November 29th, 2017 18:30 EST
Puerto Rico-Born Airman Comes Home to Aid Storm-Stricken Residents
Slowly, the cheerful skies sour and stain into a dark ashy gray. A powerful wind gusts across Puerto Rico. It grows and swells -- shaking and splintering trees to their core. The once calm ocean waves are now angry, clawing at the land, causing the islanders to flee for shelter.
Hurricane Maria had unleashed her wrath on Puerto Rico. On Oct. 16, Air Force Staff Sgt. Jorge Garcia-Gonzalez returned to what he once called home, now in shambles.
`There Was Devastation`
"I knew that there was devastation," Garcia-Gonzalez said. "I knew that there was some destruction, and just knowing the force the hurricane had, I knew that things were going to go bad. But I was not expecting for the majority of the island to be affected the way that it was. To see the devastation that the hurricane brought was very emotional."
For 30 days, Garcia-Gonzalez was part of a deployed team who consisted of four chaplains and two assistants. This team was then embedded with the Emergency Medical Support Team from Joint Base Langley-Eustis, Virginia. The team deployed to Puerto Rico to support emergency relief operations.
"While I was working at the clinic, I had the opportunity to ask questions about how people`s experience was with the hurricane," Garcia-Gonzalez said. "Many of the points discussed were the sounds of the winds, the way the hurricane felt and the devastation it brought. People who shared their stories expressed that there were moments in which they had to hold their doors shut in order to keep the storm from wiping away the things inside of their home. The resiliency these people had was amazing."
Garcia-Gonzalez, a 49th Wing chaplain`s assistant, supported the humanitarian relief mission by going to different towns in Puerto Rico. He and his comrades provided meals and water to those in need while also providing spiritual support to the local community with medical translations.
"One of our Air Force core values is `service before self,` but as a chaplain`s assistant, it is more about self-giving," Garcia-Gonzalez said. "We are serving those who serve."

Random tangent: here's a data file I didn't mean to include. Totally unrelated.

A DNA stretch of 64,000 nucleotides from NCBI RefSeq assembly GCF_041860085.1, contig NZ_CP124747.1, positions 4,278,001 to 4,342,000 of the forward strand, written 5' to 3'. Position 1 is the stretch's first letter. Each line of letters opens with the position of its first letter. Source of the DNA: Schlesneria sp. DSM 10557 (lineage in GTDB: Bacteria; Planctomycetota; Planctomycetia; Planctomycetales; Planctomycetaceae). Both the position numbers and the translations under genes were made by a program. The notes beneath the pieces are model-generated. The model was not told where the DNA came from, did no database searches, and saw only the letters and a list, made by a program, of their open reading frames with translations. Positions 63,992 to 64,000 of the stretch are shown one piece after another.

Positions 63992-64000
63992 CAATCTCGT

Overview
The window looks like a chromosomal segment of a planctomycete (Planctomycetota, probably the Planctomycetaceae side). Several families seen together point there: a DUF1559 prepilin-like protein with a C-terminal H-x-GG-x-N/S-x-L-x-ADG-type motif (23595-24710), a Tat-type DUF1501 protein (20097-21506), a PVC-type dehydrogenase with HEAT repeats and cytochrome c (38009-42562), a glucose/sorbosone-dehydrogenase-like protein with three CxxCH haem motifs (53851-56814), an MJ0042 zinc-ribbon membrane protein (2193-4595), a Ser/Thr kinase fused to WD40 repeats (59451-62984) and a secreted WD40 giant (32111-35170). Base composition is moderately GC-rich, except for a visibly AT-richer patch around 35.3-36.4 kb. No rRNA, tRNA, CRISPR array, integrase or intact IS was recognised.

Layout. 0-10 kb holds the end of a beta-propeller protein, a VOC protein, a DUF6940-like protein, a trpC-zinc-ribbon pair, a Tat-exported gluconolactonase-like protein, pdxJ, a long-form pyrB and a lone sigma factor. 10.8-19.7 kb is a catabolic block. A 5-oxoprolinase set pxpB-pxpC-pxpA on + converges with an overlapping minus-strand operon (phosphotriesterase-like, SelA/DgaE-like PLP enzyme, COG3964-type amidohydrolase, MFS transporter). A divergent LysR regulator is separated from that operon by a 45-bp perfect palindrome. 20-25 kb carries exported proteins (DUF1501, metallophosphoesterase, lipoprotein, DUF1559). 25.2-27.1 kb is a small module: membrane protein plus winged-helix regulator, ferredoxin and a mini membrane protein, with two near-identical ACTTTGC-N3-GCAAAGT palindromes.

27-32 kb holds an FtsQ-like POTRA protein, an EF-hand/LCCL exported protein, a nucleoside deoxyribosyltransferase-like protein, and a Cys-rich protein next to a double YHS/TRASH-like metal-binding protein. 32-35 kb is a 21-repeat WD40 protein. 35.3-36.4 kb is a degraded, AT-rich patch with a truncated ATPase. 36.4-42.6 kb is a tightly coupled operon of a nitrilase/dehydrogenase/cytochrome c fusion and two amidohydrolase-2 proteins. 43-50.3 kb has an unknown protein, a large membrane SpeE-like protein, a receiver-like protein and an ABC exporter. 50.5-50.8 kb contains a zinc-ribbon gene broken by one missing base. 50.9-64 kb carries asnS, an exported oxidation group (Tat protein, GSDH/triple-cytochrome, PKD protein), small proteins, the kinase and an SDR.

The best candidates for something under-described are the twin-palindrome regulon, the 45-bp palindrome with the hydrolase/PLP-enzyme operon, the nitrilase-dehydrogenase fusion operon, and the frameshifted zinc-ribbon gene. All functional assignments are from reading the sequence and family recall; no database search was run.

Garcia-Gonzalez was born and raised in Puerto Rico. He moved to the United States when he was 14 years old, but his heart never left.
"This is the first time I`ve been back home in 12 years," Garcia-Gonzalez said. "Nothing compared to the feeling of knowing that I could return home to help my family."
Visiting With Grandmother
One of Garcia-Gonzalez`s hopes was to return home and visit his grandmother.
"I already had in mind to go to Puerto Rico, and this came out of nowhere, which was amazing," he said. "When I had the opportunity to go down to Aibonito, where I was raised, to go see her, everything changed. Just seeing her face and being able to be there and provide that support, and provide that comfort that she needed was a very touching experience. It is one that I am grateful for and one that I will not forget."
After visiting his grandmother, Garcia-Gonzalez refocused on his mission at the Federal Emergency Management Agency-managed clinic in Puerto Rico.
His dedication was also fueled by a personal desire to rebuild his old home. After 30 days of hard work and outreach, Garcia-Gonzalez helped FEMA deliver more than three million liters of water and one million meals to families affected by the hurricane.
Due to their efforts, Garcia-Gonzalez and his team were recognized worldwide by the Air Force`s Chaplain`s Corps.
"We are so proud of not only his work here at Holloman but his work worldwide," said Air Force Chaplain (Lt. Col.) Kenneth Johnson, 49th Wing chaplain. "G.G. recently joined our chaplain team but he has hit the ground running with his work. We are proud of his dedication to the mission."
Garcia-Gonzalez said he found his personal reward in serving.
"It has been an honor and a pleasure," Garcia-Gonzalez said. "It has been an amazing experience that I will never take for granted and one that I never even thought that I would be able to do.
Photo Credit: Wikipedia